Exxon Mobil Wasn’t Very Profitable Under Rex Tillerson’s Leadership

REUTERS/Leah Millis

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Jason Hopkins Immigration and politics reporter
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Over a year has passed since Rex Tillerson vacated his position as CEO of Exxon Mobil, but the oil and gas giant is still struggling with financial blunders made during his tenure.

Tillerson departed Exxon Mobil in 2016 for a short-lived stint as U.S. secretary of state, concluding over 40 years with the company — the last ten of which he served as CEO. However, Tillerson’s leadership does not appear, by many measures, to have boosted Exxon’s financial standing. In fact, a number of misplaced bets he green-lighted have resulted in the company enduring billions in lost profits and a credit downgrade.

Exxon was once ranked as the biggest company in the world by measure of its market value. It was one of only three companies to hold the widely coveted triple-A credit rating. The fossil fuel giant churned out a profit of $45 billion in 2008 — a record-breaking amount at that time for an American corporation.

However, Exxon’s shrunken market value has now plummeted it to tenth place. S&P Global Ratings stripped it of its credit rating in 2016. In what was a huge drop in profit from its peak almost ten years ago, the company raked in less than $20 billion in 2017. Beset with weak production, Exxon was overpassed by Royal Dutch Shell in 2018 as the oil giant generating the most cash.

What happened? Experts point to a number of failed bets during Tillerson’s reign.

Most notably, Tillerson spent big on exploration in the Russian Arctic and Canada’s oil sands, hoping to make lucrative return on investments. Unfortunately for the future secretary of state, these costly efforts have largely failed. Despite promises to churn out more oil and gas, Exxon’s output of around four million barrels a day is not any higher than it was when it merged with Mobil Corp. in 1999.

“There’s no question that, over the past handful of years, Exxon has been a relative underperformer,” Hank Smith, the co-chief investment officer of the Haverford Trust, said in a statement to Reuters. “It’s been frustrating.”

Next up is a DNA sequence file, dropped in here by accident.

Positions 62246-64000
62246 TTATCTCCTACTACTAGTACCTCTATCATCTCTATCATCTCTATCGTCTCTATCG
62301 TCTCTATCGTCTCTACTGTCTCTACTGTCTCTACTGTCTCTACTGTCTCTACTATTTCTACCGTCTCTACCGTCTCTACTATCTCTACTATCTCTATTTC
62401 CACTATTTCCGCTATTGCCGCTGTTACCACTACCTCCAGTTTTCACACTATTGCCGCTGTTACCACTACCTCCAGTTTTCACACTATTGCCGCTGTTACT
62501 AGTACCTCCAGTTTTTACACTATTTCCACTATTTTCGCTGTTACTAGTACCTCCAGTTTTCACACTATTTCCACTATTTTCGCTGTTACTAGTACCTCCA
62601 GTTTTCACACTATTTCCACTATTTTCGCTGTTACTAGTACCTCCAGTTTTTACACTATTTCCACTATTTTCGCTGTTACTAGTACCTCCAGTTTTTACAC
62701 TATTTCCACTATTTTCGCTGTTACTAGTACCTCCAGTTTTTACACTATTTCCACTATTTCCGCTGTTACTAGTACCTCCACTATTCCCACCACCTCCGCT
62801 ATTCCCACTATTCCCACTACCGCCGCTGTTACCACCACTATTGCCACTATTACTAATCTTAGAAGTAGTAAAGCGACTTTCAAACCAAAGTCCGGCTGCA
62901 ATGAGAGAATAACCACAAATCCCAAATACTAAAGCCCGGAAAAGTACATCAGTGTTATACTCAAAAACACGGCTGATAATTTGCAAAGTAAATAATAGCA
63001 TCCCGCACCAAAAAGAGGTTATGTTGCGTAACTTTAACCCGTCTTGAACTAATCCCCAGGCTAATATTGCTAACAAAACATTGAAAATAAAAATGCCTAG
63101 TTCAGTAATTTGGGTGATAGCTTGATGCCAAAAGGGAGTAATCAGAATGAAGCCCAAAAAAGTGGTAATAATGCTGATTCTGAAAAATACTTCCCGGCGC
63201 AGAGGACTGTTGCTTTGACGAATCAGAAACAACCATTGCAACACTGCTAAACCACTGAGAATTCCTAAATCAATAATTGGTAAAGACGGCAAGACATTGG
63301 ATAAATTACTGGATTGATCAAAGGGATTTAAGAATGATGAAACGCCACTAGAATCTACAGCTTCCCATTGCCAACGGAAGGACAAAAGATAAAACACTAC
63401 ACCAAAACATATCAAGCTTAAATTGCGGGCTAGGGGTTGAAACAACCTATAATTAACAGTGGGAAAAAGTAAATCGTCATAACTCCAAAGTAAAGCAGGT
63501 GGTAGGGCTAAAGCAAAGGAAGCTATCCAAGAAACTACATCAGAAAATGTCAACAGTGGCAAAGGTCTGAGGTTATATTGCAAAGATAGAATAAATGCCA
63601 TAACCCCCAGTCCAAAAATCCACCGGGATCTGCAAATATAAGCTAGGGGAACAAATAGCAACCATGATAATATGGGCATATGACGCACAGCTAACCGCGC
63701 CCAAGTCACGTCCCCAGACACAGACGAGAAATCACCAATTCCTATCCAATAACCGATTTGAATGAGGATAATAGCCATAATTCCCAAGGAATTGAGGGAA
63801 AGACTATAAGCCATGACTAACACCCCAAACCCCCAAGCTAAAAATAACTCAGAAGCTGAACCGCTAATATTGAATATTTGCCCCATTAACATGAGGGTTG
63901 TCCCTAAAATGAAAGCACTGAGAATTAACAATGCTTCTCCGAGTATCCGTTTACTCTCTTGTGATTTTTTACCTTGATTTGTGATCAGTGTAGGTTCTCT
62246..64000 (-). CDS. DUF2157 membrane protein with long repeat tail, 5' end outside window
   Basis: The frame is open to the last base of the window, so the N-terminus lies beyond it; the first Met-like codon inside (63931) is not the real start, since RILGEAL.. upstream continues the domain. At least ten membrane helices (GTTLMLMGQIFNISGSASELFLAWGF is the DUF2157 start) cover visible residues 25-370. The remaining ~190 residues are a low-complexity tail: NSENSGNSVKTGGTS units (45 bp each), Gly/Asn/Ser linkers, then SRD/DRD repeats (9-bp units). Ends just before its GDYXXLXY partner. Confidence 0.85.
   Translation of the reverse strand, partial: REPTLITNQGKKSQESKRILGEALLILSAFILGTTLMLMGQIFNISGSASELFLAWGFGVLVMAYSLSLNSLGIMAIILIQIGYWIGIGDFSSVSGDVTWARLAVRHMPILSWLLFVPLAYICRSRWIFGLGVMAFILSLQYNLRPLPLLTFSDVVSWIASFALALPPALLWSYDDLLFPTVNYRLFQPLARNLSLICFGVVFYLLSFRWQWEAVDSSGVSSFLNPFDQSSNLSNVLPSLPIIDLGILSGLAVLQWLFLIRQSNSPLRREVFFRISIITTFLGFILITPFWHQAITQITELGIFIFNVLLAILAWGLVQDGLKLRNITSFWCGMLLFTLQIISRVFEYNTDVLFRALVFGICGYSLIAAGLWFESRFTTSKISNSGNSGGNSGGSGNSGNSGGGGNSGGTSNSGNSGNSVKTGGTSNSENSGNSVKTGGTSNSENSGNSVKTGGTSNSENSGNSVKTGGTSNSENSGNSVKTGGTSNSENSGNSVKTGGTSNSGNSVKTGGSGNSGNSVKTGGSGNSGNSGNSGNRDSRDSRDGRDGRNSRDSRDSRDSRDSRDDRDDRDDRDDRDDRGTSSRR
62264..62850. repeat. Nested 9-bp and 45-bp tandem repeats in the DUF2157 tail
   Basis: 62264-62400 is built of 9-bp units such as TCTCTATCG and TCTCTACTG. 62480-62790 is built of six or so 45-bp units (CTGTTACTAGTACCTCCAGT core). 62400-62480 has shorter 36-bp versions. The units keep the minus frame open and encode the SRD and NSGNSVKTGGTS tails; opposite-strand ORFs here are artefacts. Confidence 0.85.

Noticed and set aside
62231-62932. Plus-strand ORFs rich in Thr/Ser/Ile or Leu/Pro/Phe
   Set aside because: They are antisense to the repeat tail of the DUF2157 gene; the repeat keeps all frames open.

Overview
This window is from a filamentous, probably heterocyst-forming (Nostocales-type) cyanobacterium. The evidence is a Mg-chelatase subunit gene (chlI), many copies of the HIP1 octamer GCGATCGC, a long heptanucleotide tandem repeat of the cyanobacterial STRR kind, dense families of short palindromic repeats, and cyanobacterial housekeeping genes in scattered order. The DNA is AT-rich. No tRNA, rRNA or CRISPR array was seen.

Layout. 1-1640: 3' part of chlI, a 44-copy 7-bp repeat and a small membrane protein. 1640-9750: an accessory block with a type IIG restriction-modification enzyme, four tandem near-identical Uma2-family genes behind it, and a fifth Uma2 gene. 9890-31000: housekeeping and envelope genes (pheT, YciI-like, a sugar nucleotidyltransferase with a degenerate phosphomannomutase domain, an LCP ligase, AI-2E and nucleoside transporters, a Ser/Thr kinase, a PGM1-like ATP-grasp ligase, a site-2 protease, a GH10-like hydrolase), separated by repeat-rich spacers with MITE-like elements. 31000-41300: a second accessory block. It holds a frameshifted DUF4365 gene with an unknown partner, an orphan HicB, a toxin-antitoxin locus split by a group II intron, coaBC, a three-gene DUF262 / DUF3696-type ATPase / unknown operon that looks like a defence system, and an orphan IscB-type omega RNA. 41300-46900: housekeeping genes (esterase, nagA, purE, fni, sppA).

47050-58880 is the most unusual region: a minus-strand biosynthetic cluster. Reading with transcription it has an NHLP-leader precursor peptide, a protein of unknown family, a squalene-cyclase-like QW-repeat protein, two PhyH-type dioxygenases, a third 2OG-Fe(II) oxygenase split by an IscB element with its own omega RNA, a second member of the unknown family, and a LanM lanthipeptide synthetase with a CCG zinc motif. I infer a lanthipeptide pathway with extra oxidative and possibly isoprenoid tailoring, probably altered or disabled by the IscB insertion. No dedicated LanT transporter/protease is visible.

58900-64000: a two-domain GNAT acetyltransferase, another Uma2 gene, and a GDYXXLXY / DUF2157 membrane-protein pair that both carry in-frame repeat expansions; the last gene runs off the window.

Under the new leadership of CEO Darren Woods, Exxon plans to return to its old financial glory by sticking to what it does best: measured investments in projects that generate money at low oil prices. Embedded in Woods’ eight-year plan is an ambitious goal to double Exxon’s 2017 earnings.

But many investors may have already lost faith in the company’s ability to bounce back.

Speaking to a room full of investors and analysts at the New York Stock Exchange in March, Woods announced a strategy to spend over $230 billion in order to double profits and increase production by an another one million barrels of oil and gas a day. However, Exxon’s stock price decreased following his ambitious speech, a clear indication shareholders were not sold on his plan. (RELATED: Exxon Leaves ALEC As Both Go Their Separate Ways On Climate Change Policies)

“Most investors like Exxon, but they like other companies better,” Mark Stoeckle, chief executive of Adams Funds, explained in a statement to The Wall Street Journal. “The market is not willing to reward Exxon for spending today in hopes that it will bring good returns tomorrow.”

Tillerson left Exxon in late 2016 to become President Donald Trump’s secretary of state. His latest job role did not last long. After serving for a little over a year, Trump dismissed Tillerson in favor of CIA Director Mike Pompeo. His time as secretary of state was one of the shortest in recent memory.

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